America’s response to the coronavirus crisis has been a failure in large part thanks to our national impatience. We allowed businesses to reopen and nudged people back to work before successfully containing the disease, leading it to flare up all across the South and West, even as it subsided in the original hot spots along the Northeast.
Now, with 151,000 dead, the economy in tatters, and unemployment benefits for millions about to officially expire, Republicans have finally introduced their last-minute stab at a new relief bill. And what would it do? Despite its name, the HEALS Act largely aims to help businesses reopen and nudge people back to work, whether or not we have successfully curtailed the coronavirus’s spread. We’re still in the middle of a pandemic, and the GOP appears to have embraced the most hackneyed definition of insanity—doing the same thing over again, and hoping for different results—as its governing philosophy.
In ways large and small, the bill is designed to herd people back to work. It slashes unemployment benefits. It gives companies liability protections, so they don’t have to worry about lawsuits if they want to call back staff. It includes a new round of small-business subsidies that are mostly designed for outfits that stay open, whether or not it’s a good idea for public health. It encourages more people to eat out (and more restaurants to open their dining rooms) by letting companies fully expense business meals. Barron’s economics writer Matthew C. Klein joked Monday that it was effectively a “pro-virus tax plan.” But really, you could say the same of the whole economic side of the GOP’s proposal. The legislation is so pathogen-friendly it reads like it was brought to us by the lobbyists at Big COVID.
To be fair, McConnell & Co. haven’t quite gone full death cult on us. Their legislation does include a number of measures designed to actually combat the virus, which is nice, since it means that Democrats don’t have to spend time bargaining for those. There’s money to protect nursing homes, increase testing so that people don’t need to wait a week for results, and build out contact tracing (which hasn’t gone well so far); it also provides tax credits for businesses that want to make themselves a little more sanitary for employees and customers.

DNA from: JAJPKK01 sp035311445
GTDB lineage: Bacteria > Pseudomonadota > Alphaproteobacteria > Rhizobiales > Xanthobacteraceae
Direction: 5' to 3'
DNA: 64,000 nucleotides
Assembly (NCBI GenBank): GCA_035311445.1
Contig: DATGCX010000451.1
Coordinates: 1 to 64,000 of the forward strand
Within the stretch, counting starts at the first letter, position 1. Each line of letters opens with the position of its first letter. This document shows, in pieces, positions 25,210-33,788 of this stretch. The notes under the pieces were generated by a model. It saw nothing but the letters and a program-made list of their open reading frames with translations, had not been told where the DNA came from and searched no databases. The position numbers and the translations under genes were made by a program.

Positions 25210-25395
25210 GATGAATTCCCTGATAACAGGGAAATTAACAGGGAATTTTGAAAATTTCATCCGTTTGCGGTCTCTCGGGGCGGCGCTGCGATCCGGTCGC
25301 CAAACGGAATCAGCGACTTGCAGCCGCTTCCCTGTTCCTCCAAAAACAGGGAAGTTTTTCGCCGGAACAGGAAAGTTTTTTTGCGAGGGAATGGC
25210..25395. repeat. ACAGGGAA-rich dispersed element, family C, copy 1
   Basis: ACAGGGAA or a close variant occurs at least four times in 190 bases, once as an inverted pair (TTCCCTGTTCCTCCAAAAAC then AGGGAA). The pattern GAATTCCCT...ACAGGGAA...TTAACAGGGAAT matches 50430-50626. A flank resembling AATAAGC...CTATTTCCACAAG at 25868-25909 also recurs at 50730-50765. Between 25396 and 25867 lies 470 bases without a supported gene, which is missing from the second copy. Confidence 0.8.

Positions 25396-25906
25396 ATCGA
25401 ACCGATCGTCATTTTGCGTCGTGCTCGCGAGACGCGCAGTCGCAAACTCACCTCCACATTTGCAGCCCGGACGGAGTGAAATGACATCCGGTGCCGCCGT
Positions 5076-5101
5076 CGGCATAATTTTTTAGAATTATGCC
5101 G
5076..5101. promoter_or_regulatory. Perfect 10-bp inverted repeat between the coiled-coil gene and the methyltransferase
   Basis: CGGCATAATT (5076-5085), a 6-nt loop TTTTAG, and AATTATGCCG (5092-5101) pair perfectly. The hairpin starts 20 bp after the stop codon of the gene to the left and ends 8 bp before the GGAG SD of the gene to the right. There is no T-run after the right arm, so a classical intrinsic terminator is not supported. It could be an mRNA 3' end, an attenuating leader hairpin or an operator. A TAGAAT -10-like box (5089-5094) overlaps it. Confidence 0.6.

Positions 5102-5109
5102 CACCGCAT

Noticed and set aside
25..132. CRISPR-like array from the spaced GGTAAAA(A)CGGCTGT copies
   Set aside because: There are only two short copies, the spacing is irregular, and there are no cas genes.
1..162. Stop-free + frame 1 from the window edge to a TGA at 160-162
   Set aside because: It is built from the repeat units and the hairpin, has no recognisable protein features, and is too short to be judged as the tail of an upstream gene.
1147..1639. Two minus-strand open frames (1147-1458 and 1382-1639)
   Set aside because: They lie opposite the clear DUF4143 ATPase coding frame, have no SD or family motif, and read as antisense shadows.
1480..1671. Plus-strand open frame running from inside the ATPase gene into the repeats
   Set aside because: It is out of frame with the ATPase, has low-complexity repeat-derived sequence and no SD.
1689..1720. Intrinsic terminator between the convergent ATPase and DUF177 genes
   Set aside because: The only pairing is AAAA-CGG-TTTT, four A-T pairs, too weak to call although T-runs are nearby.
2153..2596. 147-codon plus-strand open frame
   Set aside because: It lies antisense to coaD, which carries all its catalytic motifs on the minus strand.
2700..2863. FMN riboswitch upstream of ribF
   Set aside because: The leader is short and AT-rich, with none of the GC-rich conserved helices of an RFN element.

On the other hand, Republicans have also decided to use education funding as a cudgel to force schools to physically reopen, whether it seems prudent or not, since that will make it easier for parents to go back to work. As Israel has shown, sending kids back to class too quickly could easily fuel another resurgence of the virus.
The fundamental problem with the bill is that conservatives are still laboring under the delusion that we can quell the pandemic while simultaneously going back to some semblance of our old lives—one where families can still pack into their local Olive Garden as long as the tables are wiped down often enough, and children can get back on their school buses every morning while their parents head to their jobs. Our entire experience so far suggests that’s really not possible. There are simply too many spaces—offices, indoor bars and restaurants, theaters, gyms, nightclubs, and, in some places, schools—that probably cannot open safely. The sensible approach would be to pay to keep those places closed and to support people who can’t work as a result, both for their sake and for the wider economy’s. The frustrating reality is that we failed to quash this virus when we had a real chance in the spring, and the country doesn’t seem to have the appetite for another full lockdown—and so our only option is to muddle through until there’s a vaccine. We can pay money, and be patient, to do that somewhat safely. Or we can rush back into another disaster. Right now, the GOP is pushing us toward the latter.
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